Around the US for MS: E-City park ranger cycling 11,000 miles in fundraiser
Some intrepid cyclists bicycle across the country. Claire Dal Nogare is going way beyond that, bicycling around the country, raising funds to help the fight against multiple sclerosis.
Dal Nogare, whose day job when she was there is working as a park ranger in Everglades City for the National Park Service, cycled north from St. Augustine, Florida in April 22 – Earth Day – heading north to Bar Harbor Maine, in the northeast corner of the United States. She is now on the westward leg of the trip, leading a group of 18 cyclists to Seattle.
From the Pacific Northwest, with barely a pause, she will lead the group, with an evolving cast of riders, south along the western coast of the U.S. to San Diego. Then the final leg commences, taking the cyclists cross country again, on a southerly route, back to her original starting point in St. Augustine. When she arrives there, she will have cycled 11,327 miles.
It’s not as if Dal Nogare, 26, didn’t know what she was getting herself into. She previously cycled across the country in 2012, although, she said by phone from a campsite in Pennsylvania, that was “more of a selfish ambition. I just wanted to bike cross country.”
This time, she realized she could help she could use her passion to do good.
“I have friends whose parents have MS,” she said. “Over the summer, we hope to raise a lot of money for the cause.”
She is also familiar with the Rocky Mountains, the massive obstacle that has challenged every west-bound explorer since Lewis and Clark, having come originally from Whitefish, Montana. On the east coast leg, though, the group stayed at lower elevations, taking a coastal route, and opting for secondary or back roads whenever possible. But after spending days in rural surroundings, the lights of the metropolis can beckon.
Highlights so far included some of the major cities they had seen, such as Washington, D.C., where the group did a little bit of sightseeing by bicycle, posing for pictures in front of the White House, and Philadelphia, said Claire.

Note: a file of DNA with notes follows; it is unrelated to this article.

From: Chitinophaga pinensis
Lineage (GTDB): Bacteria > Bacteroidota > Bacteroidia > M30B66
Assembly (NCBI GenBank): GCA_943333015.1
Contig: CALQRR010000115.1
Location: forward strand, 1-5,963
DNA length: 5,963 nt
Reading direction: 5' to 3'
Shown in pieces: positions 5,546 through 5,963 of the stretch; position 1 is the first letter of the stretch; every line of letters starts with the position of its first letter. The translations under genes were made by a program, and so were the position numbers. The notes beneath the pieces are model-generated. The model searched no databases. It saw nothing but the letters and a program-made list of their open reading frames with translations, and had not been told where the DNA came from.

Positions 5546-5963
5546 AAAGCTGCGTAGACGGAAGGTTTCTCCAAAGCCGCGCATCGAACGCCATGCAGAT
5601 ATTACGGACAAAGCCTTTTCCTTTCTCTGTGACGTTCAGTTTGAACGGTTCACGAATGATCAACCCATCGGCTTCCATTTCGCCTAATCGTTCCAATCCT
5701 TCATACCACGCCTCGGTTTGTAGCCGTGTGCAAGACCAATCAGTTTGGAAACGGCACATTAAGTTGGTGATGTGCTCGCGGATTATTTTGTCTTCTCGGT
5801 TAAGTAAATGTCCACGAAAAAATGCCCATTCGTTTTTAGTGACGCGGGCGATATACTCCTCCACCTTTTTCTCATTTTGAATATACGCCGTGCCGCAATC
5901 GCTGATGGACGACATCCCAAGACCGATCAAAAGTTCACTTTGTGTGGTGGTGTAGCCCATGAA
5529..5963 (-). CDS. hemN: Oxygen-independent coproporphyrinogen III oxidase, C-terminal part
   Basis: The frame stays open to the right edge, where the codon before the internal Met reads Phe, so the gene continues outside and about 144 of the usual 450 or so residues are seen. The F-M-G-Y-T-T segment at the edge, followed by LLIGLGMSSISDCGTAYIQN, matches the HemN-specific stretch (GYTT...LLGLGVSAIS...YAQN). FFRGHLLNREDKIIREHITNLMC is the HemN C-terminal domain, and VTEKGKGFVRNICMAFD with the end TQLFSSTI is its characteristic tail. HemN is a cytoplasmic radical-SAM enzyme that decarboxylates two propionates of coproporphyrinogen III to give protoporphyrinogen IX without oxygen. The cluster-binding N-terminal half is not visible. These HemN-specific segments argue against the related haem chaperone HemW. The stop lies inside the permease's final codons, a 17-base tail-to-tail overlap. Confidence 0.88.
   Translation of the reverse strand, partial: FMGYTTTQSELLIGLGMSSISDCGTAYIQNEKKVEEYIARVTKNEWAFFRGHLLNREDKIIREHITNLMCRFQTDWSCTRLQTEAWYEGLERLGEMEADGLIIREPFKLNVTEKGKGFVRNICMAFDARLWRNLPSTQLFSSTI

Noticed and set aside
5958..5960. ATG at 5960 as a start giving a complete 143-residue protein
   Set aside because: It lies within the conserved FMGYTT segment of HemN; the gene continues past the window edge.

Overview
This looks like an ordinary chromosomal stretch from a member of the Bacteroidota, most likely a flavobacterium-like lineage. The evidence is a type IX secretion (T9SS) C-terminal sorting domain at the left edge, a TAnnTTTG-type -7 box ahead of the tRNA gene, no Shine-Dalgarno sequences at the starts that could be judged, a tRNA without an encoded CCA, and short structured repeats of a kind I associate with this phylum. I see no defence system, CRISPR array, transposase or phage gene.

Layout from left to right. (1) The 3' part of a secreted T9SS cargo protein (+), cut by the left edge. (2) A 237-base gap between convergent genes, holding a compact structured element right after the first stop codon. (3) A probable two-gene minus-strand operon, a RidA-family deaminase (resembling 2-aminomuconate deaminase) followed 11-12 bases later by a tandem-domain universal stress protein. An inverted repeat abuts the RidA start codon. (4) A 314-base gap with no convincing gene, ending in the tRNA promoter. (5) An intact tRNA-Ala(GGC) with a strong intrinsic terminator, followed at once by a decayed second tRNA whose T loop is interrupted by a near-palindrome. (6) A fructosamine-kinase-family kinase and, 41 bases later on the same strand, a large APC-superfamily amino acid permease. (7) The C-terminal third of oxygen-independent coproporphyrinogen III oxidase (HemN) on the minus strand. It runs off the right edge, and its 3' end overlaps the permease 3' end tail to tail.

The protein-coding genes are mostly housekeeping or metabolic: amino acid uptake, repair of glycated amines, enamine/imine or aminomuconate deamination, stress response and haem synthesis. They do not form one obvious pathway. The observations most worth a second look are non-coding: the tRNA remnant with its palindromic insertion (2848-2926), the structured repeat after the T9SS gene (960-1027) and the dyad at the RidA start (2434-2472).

“There are bike trails all throughout D.C. and Philly, so it feels like you’re sneaking into the city. Cities are always fun to enter – we just pedaled around,” she said.
Most of the time, though, the group is pedaling the byways of rural America, and waiting for the next country store to stock up on snacks or a cold drink, or the evening’s campsite. Wednesday, Claire and her followers had recently passed Niagara Falls, and were heading toward Cleveland, Ohio, with 527 miles of the westward leg in their tiny rearview mirrors.
Some long-distance cyclists go all in on technology, with GPS navigation and a variety of apps that calculate energy expended, but Claire, she said, is “old school. I like to keep it simple.”
It helps that theirs is a “supported ride,” with a chase vehicle in the form of a pickup truck accompanying the group, carrying the heavy gear such as tents and cookstoves, and with tools to patch a tire or perform some basic bicycle maintenance. Each rider has a cubbyhole in the truck for personal items.
It is important to her personally, said Dal Nogare, to ride every mile of the trip, fulfilling her commitment, and a source of deep satisfaction.
“On good days out on the road, when the weather cooperates and the scenery is good, there’s nowhere else you’d rather be,” she said. “People are always blown away that we’re riding for MS.” The group wears shirts that proclaim their quest, and so far, according to the organization’s website, they have raised $269,714, with donations still “rolling” in.
After she returns from the bike ride, said Dal Nogare, her plans call for more traveling. She will indulge a long-cherished desire to visit South America – but she didn’t mention she would be traveling by bicycle.
To learn more or contribute to Claire’s ride, go online to biketheUSfor MS.org.